- D. Cash, A. Küpçü, and D. Wichs, “Dynamic proofs of retrievability via oblivious RAM,” Cryptology ePrint Archive: Report 2012/550, IACR, 2012.
- O. Goldreich and R. Ostrovsky, “Software protection and simulation on oblivious RAMs,” Journal of the ACM, vol. 43, no. 3, pp. 431–473, 1996.
- W. Pugh, “Skip lists: a probabilistic alternative to balanced trees,” Communications of the ACM, vol. 33, no. 6, pp. 668–676, 1990.
- Y. Zhang and M. Blanton, “Efficient dynamic provable possession of remote data via update trees,” IACR Cryptology ePrint Archive, vol. 2012, p. 291, 2012.
- R. C. Merkle, “Protocols for public key cryptosystems,” in Proceedings of the IEEE Symposium on Security and Privacy, pp. 122–134, April 1980.
- D. Catalano, D. Fiore, R. Gennaro, and K. Vamvourellis, “Algebraic (trapdoor) one-way functions and their applications,” in Theory of Cryptography, A. Sahai, Ed., vol. 7785 of Lecture Notes in Computer Science, pp. 680–699, Springer, Berlin, Germany, 2013.
- M. Sookhak, H. Talebian, E. Ahmed, A. Gani, and M. K. Khan, “A review on remote data auditing in single cloud server: taxonomy and open issues,” Journal of Network and Computer Applications, 2014.
- T. S. J. Schwarz and E. L. Miller, “Store, forget, and check: using algebraic signatures to check remotely administered storage,” in Proceedings of the 26th IEEE International Conference on Distributed Computing Systems (ICDCS '06), p. 12, 2006.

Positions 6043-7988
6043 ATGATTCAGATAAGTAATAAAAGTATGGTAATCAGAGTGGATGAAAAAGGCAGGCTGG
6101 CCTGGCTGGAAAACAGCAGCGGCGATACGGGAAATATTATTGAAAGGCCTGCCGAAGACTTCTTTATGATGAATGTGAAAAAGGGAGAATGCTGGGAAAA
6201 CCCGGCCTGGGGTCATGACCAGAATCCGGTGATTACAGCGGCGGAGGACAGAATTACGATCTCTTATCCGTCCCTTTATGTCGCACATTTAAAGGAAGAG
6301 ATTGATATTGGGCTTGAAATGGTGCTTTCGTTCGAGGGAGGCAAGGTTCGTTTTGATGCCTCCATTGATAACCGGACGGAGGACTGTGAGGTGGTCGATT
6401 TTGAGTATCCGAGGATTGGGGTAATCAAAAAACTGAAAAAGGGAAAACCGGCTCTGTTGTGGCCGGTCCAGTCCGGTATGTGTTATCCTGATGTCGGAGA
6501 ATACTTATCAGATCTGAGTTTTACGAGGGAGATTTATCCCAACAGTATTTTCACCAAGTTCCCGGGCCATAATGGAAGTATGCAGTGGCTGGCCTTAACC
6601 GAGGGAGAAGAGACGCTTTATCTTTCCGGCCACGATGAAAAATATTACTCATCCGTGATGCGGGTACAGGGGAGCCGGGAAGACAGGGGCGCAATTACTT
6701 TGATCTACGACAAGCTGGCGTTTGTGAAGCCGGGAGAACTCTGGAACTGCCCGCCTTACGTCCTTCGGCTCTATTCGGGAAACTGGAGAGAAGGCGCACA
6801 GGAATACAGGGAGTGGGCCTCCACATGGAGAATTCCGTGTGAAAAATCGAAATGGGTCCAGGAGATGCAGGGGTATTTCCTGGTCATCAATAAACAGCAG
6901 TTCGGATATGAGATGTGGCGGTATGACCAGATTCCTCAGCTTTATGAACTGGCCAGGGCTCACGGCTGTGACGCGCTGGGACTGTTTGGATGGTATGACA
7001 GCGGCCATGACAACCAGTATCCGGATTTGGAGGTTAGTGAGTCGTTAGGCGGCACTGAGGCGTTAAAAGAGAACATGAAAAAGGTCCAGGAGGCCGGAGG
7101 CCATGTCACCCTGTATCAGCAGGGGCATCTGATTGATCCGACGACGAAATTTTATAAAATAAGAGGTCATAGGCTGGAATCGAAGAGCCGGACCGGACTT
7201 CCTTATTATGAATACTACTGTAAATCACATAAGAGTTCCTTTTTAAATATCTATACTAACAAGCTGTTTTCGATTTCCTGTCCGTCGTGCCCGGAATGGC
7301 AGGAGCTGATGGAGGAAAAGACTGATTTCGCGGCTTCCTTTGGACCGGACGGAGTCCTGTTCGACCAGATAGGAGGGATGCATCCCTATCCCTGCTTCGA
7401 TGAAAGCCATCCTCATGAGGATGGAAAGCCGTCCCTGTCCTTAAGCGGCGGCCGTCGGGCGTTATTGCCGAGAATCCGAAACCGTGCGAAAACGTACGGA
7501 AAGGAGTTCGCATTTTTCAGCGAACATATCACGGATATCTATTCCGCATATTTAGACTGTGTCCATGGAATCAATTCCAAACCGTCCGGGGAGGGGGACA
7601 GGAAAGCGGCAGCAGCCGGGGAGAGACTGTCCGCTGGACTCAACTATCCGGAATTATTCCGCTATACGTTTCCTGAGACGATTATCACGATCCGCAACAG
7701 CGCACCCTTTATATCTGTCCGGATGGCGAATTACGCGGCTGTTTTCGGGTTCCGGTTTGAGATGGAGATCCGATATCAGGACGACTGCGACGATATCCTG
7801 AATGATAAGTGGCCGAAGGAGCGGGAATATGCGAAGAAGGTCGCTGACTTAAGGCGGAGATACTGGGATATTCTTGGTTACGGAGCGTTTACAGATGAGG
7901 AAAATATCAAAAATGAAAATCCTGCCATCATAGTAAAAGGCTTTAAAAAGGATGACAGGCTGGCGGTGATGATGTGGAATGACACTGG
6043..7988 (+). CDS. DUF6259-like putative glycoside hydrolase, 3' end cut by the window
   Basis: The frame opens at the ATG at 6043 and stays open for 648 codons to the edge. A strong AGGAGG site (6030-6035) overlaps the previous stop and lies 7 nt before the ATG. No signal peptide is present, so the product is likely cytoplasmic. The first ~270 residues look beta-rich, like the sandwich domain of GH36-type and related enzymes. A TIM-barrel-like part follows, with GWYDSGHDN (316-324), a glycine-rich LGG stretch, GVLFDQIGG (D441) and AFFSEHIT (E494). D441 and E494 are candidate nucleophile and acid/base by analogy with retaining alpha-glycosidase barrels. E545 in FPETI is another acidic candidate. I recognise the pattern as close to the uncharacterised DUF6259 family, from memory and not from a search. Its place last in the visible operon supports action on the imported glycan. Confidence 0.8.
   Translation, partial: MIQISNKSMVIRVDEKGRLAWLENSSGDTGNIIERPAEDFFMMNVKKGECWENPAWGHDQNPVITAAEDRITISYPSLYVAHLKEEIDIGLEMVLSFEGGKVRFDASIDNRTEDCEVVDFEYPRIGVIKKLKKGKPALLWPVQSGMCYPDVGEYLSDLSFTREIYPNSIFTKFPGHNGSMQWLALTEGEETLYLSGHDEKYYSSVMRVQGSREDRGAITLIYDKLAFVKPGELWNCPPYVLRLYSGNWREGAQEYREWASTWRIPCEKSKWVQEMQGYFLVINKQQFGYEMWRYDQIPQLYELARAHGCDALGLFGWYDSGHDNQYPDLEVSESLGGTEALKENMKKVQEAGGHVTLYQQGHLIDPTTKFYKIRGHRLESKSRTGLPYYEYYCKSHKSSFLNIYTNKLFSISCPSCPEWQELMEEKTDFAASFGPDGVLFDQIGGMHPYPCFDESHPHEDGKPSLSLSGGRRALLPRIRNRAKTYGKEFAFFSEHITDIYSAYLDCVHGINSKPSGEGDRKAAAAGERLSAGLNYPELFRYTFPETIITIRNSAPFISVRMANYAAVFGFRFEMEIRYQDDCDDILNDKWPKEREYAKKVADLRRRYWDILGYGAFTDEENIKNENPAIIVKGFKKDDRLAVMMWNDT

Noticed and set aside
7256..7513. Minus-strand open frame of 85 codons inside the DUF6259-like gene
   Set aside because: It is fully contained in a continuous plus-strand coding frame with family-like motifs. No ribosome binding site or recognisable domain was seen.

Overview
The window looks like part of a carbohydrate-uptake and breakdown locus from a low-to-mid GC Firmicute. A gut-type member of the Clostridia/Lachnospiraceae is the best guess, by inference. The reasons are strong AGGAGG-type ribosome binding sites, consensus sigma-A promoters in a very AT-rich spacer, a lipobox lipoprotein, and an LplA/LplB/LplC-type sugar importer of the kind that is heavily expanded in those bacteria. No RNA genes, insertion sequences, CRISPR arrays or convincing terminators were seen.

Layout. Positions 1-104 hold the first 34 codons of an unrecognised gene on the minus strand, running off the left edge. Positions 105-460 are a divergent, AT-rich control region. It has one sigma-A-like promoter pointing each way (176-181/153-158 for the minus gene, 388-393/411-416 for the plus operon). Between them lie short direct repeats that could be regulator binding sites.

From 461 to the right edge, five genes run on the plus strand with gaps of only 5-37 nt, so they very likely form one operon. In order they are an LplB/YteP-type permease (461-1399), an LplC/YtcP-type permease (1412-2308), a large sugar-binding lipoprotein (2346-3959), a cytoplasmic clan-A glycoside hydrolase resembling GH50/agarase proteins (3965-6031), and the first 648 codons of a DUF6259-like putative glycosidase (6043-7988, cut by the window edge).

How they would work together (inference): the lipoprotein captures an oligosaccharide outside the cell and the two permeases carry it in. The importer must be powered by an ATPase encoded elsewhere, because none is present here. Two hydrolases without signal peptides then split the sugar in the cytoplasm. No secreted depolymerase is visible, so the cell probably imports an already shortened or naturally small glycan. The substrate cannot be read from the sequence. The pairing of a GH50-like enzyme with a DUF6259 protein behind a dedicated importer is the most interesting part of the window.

- W. Litwin and T. Schwarz, “Algebraic signatures for scalable distributed data structures,” in Proceedings of the 20th International Conference on Data Engineering (ICDE '04), pp. 412–423, April 2004.
- R. Impagliazzo, L. A. Levin, and M. Luby, “Pseudo-random generation from one-way functions,” in Proceedings of the Twenty First Annual ACM Symposium on Theory of Computing Seattle, pp. 12–24, Washington, DC, USA, May 1989.
- AWS, “Amazon Simple Storage Service (S3),” http://aws.amazon.com/s3/.
- D. Nurmi, R. Wolski, C. Grzegorczyk et al., “The eucalyptus open-source cloud-computing system,” in Proceedings of the 9th IEEE/ACM International Symposium on Cluster Computing and the Grid (CCGRID '09), pp. 124–131, Shanghai, China, May 2009.
- A. Broder, “Some applications of Rabin’s fingerprinting method,” in Sequences II, pp. 143–152, Springer, New York, NY, USA, 1993.
Copyright © 2014 Mehdi Sookhak et al. This is an open access article distributed under the Creative Commons Attribution License, which permits unrestricted use, distribution, and reproduction in any medium, provided the original work is properly cited.